We all know that passwords are a nuisance – but necessary
I’m not going to bang on again that you shouldn’t use the same password for more than one account. And we all know that recommended passwords are getting longer and more complicated. It seems to me that there’s a general “average” of what is currently considered to be a good (or, at least, reasonable) password:
- At least eight characters long and possibly up to twenty
- At least two of the following types of character should be included – upper case letters, lower case letters, numbers, special characters (eg $<*! etc.)
- No word that is to be found in a dictionary should ever be used on its own as a password
- Avoid easily-guessed proper nouns (ESPECIALLY your cat’s, children’s, partner’s names!)
But it doesn’t matter how long a password is, or how many billions of years it would take to crack it by brute force if the person trying to get into your account can read the password on the post-it note on your monitor!
So, a lot of websites and organisations (especially financial ones) are bringing in ever more complicated systems of security that require more than one factor to be correct. In these systems, knowing the password is not enough to gain access.
Multi-factor authentication requires the user to satisfy the system that they are genuine by providing at least two from the following three factors:
- a knowledge factor – something the user knows
- a possession factor – something the user has
- an inherence factor – something the user is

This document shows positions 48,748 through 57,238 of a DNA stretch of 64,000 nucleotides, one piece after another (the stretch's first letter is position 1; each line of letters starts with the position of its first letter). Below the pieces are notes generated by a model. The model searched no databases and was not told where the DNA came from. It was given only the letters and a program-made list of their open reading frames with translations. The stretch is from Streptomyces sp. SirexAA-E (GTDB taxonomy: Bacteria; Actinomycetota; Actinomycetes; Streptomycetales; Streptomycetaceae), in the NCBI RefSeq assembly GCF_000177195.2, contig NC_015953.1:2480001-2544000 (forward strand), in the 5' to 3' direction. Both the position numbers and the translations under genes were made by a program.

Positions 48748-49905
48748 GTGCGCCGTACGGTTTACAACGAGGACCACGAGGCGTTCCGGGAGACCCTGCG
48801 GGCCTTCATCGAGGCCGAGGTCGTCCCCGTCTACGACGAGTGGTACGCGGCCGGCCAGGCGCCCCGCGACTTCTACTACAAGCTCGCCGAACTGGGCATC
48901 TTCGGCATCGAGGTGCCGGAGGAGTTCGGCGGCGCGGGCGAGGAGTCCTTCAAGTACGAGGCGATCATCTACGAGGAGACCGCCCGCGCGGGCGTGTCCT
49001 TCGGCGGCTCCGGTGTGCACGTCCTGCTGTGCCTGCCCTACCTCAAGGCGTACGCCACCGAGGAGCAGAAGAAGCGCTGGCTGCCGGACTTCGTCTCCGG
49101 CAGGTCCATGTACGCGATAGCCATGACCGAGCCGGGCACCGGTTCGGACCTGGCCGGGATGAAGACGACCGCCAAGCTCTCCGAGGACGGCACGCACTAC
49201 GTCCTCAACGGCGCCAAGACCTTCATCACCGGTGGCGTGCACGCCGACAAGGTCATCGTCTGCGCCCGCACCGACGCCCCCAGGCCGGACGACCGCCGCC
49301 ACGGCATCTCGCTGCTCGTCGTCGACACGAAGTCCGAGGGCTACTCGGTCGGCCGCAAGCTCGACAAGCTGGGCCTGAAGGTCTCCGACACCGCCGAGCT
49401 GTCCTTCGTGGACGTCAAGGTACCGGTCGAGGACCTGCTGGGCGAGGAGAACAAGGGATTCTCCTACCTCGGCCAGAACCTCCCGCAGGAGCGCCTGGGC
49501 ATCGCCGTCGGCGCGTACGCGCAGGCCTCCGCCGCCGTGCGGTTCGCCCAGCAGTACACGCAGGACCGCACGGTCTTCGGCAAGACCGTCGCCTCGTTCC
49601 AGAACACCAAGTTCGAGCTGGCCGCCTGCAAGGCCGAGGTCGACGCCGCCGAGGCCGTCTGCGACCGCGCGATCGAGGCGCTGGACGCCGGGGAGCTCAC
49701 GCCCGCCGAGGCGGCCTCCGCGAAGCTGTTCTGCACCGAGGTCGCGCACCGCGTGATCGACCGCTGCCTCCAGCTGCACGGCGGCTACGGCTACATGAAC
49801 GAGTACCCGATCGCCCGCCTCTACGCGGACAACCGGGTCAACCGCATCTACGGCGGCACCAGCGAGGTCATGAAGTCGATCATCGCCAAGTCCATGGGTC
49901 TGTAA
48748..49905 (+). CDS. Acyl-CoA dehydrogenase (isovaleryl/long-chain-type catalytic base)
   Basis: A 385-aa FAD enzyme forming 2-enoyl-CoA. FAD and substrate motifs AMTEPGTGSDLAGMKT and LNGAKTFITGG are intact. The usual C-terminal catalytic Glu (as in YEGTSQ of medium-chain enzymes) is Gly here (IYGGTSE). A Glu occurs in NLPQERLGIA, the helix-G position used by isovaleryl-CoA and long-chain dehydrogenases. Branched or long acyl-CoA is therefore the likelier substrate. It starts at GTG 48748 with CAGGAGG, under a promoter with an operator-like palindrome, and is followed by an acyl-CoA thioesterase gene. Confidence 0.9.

Passwords are, of course, an example of the first criterion.
A debit/credit/bank card is an example of something that the user may have. So, getting cash from the hole in the wall entails multi-factor authentication in that you need to have your card (something you have) and you need to know your PIN (something you know – in effect, a password). This is probably the most prevalent form of multi-factor authentication.
Examples of “something you are” include fingerprints (ie you are a person with that unique set of fingerprints) and other biometric measures such as retinal and iris scans. These return results unique to one individual, but there could be complications if you cut your finger off or someone pokes you in the eye with a sharp stick. Just in case you wonder whether someone could present a photograph of an eye for authentications purposes, it won’t work. The machine that “reads” the eye looks for the spontaneous contraction and dilation of the pupil that is present in all “real” eyes.
The theory, of course, is that requiring you to satisfy at least two factors is far more secure than asking you to satisfy just one. Far more secure, too, than just asking you to provide two different pieces of information (known as two-step authentication. It is not multi-factor authentication). Two-step authentication is as useful as a chocolate teapot if you write both pieces of information on the post-it note on your monitor.
I don’t think that anyone is claiming that multi-factor authentication is any kind of panacea. There are still plenty of ways that it can be subverted. Stealing someone’s cash card and forcing them to give up their PIN using threats is just one way that two-factor authentication can be fooled by the person seeking access. So, I’m not about to tell you that you long, complicated, passwords are going to become a thing of the past any time soon.
If anything, life is set to become even more complicated as more and more situations will demand two – or even three – factor authentication.
By the way: I keep meaning to point out that my links to Wikipedia pages in these blogs are only meant for anyone with a faint interest in finding out a bit more about the subject. I really wouldn’t try to suggest that any blog with Wikipedia links has any claims to academic respectability!